Griffin, J. M., Friedemann-Sánchez, G., Jensen, A. C., Taylor, B. C., Gravely, A., Clothier, B., Simon, A. B., Bangerter, A., Pickett, T., Thors, C., Ceperich, S., Poole, J., & van Ryn, M. (2012). The invisible side of war: families caring for US service members with traumatic brain injuries and polytrauma. The Journal of Head Trauma Rehabilitation, 27(1), 3-13. https://doi.org/10.1097/HTR.0b013e3182274260
Griffin JM, et al. The Invisible Side of War: Families Caring for US Service Members With Traumatic Brain Injuries and Polytrauma. J Head Trauma Rehabil. 2012 Jan-Feb;27(1):3-13. PubMed PMID: 21873883.
* Article titles in AMA citation format should be in sentence-case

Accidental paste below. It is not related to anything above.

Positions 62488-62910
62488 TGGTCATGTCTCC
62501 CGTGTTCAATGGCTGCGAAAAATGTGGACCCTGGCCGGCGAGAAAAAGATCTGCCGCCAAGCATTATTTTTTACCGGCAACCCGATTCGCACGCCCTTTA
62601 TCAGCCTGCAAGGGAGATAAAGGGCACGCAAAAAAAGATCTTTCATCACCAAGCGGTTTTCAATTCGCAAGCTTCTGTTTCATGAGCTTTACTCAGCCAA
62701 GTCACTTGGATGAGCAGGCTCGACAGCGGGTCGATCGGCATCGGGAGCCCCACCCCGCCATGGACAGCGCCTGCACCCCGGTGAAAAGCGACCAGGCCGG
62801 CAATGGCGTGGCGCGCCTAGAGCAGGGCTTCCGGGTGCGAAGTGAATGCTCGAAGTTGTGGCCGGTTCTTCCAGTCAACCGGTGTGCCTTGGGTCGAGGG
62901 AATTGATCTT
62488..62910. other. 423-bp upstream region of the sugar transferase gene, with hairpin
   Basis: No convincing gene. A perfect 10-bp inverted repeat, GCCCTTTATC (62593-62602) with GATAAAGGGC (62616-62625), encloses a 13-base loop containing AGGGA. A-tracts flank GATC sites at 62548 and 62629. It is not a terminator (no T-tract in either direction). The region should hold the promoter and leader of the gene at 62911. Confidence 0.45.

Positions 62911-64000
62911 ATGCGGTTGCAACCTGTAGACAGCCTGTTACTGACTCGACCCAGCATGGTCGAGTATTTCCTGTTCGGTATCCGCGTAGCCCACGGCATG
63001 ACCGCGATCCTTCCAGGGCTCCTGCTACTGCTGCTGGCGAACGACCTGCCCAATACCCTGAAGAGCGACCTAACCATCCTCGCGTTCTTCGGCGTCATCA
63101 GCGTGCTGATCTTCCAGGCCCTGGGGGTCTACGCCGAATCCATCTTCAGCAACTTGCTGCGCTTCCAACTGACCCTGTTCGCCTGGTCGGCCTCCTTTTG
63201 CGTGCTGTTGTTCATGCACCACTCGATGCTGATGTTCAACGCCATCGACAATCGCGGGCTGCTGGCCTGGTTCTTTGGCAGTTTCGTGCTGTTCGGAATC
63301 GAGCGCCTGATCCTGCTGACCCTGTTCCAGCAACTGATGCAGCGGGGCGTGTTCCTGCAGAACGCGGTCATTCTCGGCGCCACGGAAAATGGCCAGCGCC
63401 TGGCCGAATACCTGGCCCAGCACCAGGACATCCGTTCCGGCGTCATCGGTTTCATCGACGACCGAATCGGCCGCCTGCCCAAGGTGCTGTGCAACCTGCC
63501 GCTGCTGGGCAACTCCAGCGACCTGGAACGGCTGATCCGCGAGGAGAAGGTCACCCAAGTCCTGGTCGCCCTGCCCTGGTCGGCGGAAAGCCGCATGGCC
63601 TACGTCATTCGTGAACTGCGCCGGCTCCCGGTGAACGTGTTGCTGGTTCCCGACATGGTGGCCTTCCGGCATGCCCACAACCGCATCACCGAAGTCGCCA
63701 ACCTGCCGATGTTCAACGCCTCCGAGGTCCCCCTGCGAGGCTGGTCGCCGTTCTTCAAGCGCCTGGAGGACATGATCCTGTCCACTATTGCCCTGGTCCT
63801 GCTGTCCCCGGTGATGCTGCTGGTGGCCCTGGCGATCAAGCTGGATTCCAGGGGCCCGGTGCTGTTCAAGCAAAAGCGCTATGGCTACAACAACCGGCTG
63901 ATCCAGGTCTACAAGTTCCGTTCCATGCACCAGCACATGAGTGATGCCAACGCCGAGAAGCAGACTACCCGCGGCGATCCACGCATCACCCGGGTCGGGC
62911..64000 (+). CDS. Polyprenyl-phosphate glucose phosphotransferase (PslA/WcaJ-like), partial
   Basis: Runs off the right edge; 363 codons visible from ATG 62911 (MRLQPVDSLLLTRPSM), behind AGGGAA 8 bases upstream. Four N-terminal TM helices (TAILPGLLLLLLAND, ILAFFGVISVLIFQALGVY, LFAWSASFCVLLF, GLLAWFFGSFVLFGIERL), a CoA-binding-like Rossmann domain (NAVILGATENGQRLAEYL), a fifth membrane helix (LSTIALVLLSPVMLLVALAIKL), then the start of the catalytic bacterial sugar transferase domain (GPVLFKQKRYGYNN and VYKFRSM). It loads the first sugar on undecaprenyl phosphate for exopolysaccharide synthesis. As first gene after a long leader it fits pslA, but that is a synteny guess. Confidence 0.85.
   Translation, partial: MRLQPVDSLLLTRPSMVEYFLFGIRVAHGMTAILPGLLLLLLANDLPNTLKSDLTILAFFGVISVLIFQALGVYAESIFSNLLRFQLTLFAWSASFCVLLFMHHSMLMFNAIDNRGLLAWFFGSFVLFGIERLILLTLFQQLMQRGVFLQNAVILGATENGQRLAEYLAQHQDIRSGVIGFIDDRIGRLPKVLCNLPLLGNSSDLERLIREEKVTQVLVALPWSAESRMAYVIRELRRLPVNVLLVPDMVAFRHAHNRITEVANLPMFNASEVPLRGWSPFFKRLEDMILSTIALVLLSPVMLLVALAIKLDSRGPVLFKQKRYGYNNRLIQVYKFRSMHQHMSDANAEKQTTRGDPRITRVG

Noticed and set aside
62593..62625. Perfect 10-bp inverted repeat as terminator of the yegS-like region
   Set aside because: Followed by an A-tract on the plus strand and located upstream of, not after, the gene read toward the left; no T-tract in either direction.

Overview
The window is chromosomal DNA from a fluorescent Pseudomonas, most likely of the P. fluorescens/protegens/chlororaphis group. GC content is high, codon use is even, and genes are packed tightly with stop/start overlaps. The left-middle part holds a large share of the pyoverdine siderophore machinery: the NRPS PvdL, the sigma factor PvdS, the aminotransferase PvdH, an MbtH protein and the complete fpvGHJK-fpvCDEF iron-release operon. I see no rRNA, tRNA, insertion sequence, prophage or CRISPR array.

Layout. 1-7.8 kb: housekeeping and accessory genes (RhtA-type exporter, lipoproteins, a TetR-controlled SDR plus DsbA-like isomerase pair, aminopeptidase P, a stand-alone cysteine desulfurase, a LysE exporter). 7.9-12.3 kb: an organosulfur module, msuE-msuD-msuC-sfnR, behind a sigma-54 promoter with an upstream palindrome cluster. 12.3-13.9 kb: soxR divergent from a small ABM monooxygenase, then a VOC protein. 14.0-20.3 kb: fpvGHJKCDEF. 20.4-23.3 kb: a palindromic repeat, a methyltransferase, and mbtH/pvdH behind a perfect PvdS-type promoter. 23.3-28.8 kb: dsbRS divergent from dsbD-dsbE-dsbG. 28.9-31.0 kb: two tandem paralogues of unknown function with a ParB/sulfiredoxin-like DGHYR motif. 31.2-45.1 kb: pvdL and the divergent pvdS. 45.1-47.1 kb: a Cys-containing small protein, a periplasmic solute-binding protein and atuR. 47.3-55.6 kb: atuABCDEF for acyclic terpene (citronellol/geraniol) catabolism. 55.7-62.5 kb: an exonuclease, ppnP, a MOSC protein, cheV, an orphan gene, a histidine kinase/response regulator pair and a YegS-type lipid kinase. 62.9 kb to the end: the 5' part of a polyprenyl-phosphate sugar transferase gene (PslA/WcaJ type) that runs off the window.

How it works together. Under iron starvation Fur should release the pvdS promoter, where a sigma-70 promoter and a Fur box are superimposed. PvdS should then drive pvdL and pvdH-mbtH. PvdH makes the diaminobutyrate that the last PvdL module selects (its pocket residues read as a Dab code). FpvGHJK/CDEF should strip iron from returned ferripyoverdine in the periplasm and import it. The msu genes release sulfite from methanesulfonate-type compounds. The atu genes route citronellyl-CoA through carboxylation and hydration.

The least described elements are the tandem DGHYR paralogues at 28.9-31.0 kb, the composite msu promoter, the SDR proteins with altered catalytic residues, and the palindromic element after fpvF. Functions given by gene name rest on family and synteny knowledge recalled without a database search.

TY - JOUR T1 - The invisible side of war: families caring for US service members with traumatic brain injuries and polytrauma. AU - Griffin,Joan M, AU - Friedemann-Sánchez,Greta, AU - Jensen,Agnes C, AU - Taylor,Brent C, AU - Gravely,Amy, AU - Clothier,Barbara, AU - Simon,Alisha Baines, AU - Bangerter,Ann, AU - Pickett,Treven, AU - Thors,Christina, AU - Ceperich,Sherry, AU - Poole,John, AU - van Ryn,Michelle, PY - 2011/8/30/entrez PY - 2011/8/30/pubmed PY - 2012/5/9/medline SP - 3 EP - 13 JF - The Journal of head trauma rehabilitation JO - J Head Trauma Rehabil VL - 27 IS - 1 N2 - OBJECTIVES: : To (1) identify informal caregivers to injured US service members following acute rehabilitation for polytraumatic injuries, principally traumatic brain injury (TBI), and (2) describe the prevalence and variation of care recipient and caregiver experiences. DESIGN: : Cross-sectional survey of caregivers. PARTICIPANTS: : Caregivers (N = 564) of service members with TBI who received inpatient rehabilitation care in a Veterans Affairs' Polytrauma Rehabilitation Center between 2001 and 2009. MAIN OUTCOME MEASURES: : Questions about caregiver and patient characteristics, type, and quantity of care currently being provided. RESULTS: : Caregiving responsibilities fall primarily on women (79%), typically a parent (62%) or spouse (32%). After a median 4 years since injury, 22% of patients still required assistance with activities of daily living and instrumental activities of daily living. An additional 48% required assistance with only instrumental activities of daily living. Nearly 25% of caregivers reported more than 40 h/wk of care and another 20% reported 5 to 40 h/wk of care. Of caregivers providing assistance with activities of daily living, 49% provided care ≥ 80 h/wk. Nearly 60% of caregivers were solely responsible for the caregiving. Most caregivers also reported providing other help, including managing emotions and navigating health and legal systems. CONCLUSIONS: : Caregivers who provide assistance with either activities of daily living or instrumental activities of daily living may need additional resources to meet the long-term needs of their injured family member. SN - 1550-509X UR - https://www.unboundmedicine.com/medline/citation/21873883/The_invisible_side_of_war:_families_caring_for_US_service_members_with_traumatic_brain_injuries_and_polytrauma_ L2 - https://doi.org/10.1097/HTR.0b013e3182274260 DB - PRIME DP - Unbound Medicine ER -